Taylor Weaver (University of Kent) presents his talk on Class Struggle and Early Christianity, delivered to the Religious Studies department at the University of Kent, February 2018. The talk is available on YouTube, in two parts:
Professor Larry Hurtado (University of Edinburgh) discusses his views on the development of Christology and the concept of God in the New Testament, in two podcasts on Trinities.org.
1. (Podcast 99) “Dr. Larry Hurtado on early high christology” (begins at 10:50)
Dr. Hurtado explains the term “early high christology” and what it means when applied to his own work. He discusses various angels and men who in various ancient Jewish writings are in some way exalted and honored in God-like ways, and how these cases differ from that of Jesus. Dr. Hurtado has argued that in the early years of Christianity we suddenly see a distinctive pattern of Jesus-worship, as evidenced by the earliest books in the New Testament. Such practices don’t derive from a second or third century, Gentile Christian context, but rather from the earliest, largely Jewish Christian context.
Hurtado discusses this in light of various passages in the gospel according to John, and also the statements of 1 Timothy that God is immortal. (1:17,6:16) The New Testament, he observes, emphasizes that Jesus was a genuine human being, a man, although in his view it also presents Jesus as existing even when the world was made, in a pre-human phase of his existence. God and Jesus, in his view, are closely linked, but also distinguished in the New Testament. God exalts Jesus to divine glory, which is why we must worship Jesus, according to early Christians. Worship of Jesus, he argues, has a theocentric (God-centered) justification or basis.
He also comments briefly on James Dunn’s Did the First Christians Worship Jesus?, the idea that “worship” by definition can be given only to God, and whether we should start our christological thinking with fourth century or with first century sources.
2. (Podcast 100) “Dr. Larry Hurtado on God in New Testament Theology”
I talk with Dr. Hurtado about his book God in New Testament Theology. He talks about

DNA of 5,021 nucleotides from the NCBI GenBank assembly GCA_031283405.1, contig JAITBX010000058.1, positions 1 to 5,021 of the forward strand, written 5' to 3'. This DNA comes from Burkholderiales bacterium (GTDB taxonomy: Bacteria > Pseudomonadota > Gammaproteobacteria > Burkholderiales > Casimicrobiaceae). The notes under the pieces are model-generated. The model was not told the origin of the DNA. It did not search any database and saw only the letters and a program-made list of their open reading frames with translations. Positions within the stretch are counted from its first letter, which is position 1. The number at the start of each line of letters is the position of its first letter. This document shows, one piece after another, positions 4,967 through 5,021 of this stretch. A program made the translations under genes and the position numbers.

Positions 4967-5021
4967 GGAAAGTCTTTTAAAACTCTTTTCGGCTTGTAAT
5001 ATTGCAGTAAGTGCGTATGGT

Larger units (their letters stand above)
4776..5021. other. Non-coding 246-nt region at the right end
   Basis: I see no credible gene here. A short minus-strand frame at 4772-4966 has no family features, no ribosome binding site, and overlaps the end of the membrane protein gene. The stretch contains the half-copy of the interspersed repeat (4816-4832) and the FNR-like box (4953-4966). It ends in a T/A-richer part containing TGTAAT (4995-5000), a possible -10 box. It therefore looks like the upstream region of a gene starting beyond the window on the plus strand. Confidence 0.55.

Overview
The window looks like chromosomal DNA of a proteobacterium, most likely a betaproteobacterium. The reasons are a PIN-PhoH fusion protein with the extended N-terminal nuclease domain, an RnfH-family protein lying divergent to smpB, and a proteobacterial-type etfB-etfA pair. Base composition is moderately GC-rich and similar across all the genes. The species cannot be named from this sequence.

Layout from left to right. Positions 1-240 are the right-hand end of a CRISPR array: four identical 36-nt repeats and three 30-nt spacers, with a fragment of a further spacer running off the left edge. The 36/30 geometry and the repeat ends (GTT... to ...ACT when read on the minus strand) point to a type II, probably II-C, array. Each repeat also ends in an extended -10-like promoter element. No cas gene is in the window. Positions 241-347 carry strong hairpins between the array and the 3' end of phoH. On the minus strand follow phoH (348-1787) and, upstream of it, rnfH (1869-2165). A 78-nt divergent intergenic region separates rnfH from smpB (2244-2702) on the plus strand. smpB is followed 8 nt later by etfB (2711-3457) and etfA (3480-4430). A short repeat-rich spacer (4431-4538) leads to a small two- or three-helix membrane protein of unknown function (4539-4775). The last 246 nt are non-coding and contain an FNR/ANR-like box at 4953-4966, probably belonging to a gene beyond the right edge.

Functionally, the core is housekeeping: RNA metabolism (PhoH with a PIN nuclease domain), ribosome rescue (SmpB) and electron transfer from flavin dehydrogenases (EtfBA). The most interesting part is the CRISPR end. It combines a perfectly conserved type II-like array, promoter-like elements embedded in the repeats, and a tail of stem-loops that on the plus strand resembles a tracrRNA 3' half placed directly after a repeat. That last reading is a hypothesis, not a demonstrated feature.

- the theocentric basis of New Testament christology
- what the New Testament adds to the theology of the Old Testament
- God as “Father”
- the way Christians view God in relation to Jesus
- whether we need to interact with God through a mediator
- the New Testament picture of God as love and yet as dangerous, and of Jesus as both savior and judge – and both as sources of agape love
- how the NT picture of God differs from the theologies of pagan deities
- how recently, and even in ancient times, in popular thinking Jesus can eclipse God in Christians’ minds, becoming a friendlier, less threatening god than the Father
- ho theos vs. theos in early Christianity, and how the NT and early texts distinguish between Jesus and the one God (aka the Father)
- whether or not the NT authors rethink how Judaic monotheism should be understood
- the “dyadic devotional pattern” we see in NT-era worship practice, and whether this violated the first commandment
- the sense in which Yahweh is unique, according to the Bible
- whether Dr. Hurtado would agree with the suggestion that Jesus is “a part of” God
- how the NT as it were “redefines” God with reference to Jesus
- whether or not in his view Dr. Hurtado’s work supports “social” (three-self) Trinity theories
- that contemporary theology has tended to neglect the literature of the first three Christian centuries in favor of the “classics” of the 4th and 5th centuries
- Dr. Richard Bauckham’s “christology of divine identity” as an attempt to make sense of the NT apart from later “ontological” ways of approaching the matter